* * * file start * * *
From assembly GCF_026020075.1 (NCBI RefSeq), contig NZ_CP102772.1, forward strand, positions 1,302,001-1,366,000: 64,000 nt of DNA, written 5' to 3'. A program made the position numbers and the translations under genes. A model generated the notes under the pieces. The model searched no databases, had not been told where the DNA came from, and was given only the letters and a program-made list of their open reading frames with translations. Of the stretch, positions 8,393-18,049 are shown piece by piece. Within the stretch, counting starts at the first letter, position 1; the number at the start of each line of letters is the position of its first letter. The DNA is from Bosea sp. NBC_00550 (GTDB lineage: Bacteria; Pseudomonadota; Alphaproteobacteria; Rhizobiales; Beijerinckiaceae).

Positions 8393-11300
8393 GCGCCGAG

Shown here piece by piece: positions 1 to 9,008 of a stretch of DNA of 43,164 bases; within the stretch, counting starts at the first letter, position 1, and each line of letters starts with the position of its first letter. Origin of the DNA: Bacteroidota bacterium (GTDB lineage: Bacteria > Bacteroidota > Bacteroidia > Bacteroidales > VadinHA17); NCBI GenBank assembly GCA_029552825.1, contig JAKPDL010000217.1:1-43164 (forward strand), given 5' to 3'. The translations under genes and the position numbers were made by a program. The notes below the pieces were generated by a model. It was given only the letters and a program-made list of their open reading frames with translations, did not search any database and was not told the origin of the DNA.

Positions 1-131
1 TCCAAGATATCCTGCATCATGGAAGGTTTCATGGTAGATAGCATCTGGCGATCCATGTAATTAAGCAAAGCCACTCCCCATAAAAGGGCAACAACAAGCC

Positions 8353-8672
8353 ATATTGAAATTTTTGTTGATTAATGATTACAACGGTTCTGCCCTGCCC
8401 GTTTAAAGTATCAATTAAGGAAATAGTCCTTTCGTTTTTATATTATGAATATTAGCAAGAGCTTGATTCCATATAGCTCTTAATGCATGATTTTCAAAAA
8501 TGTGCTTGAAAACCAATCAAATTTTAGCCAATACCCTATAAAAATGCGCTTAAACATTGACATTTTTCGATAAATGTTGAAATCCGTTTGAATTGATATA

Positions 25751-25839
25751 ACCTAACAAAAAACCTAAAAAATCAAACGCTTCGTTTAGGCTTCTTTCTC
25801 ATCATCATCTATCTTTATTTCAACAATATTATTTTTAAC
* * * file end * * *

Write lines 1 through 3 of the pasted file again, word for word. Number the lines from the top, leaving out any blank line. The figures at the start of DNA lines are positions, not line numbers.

From assembly GCF_026020075.1 (NCBI RefSeq), contig NZ_CP102772.1, forward strand, positions 1,302,001-1,366,000: 64,000 nt of DNA, written 5' to 3'. A program made the position numbers and the translations under genes. A model generated the notes under the pieces. The model searched no databases, had not been told where the DNA came from, and was given only the letters and a program-made list of their open reading frames with translations. Of the stretch, positions 8,393-18,049 are shown piece by piece. Within the stretch, counting starts at the first letter, position 1; the number at the start of each line of letters is the position of its first letter. The DNA is from Bosea sp. NBC_00550 (GTDB lineage: Bacteria; Pseudomonadota; Alphaproteobacteria; Rhizobiales; Beijerinckiaceae).

Positions 8393-11300
8393 GCGCCGAG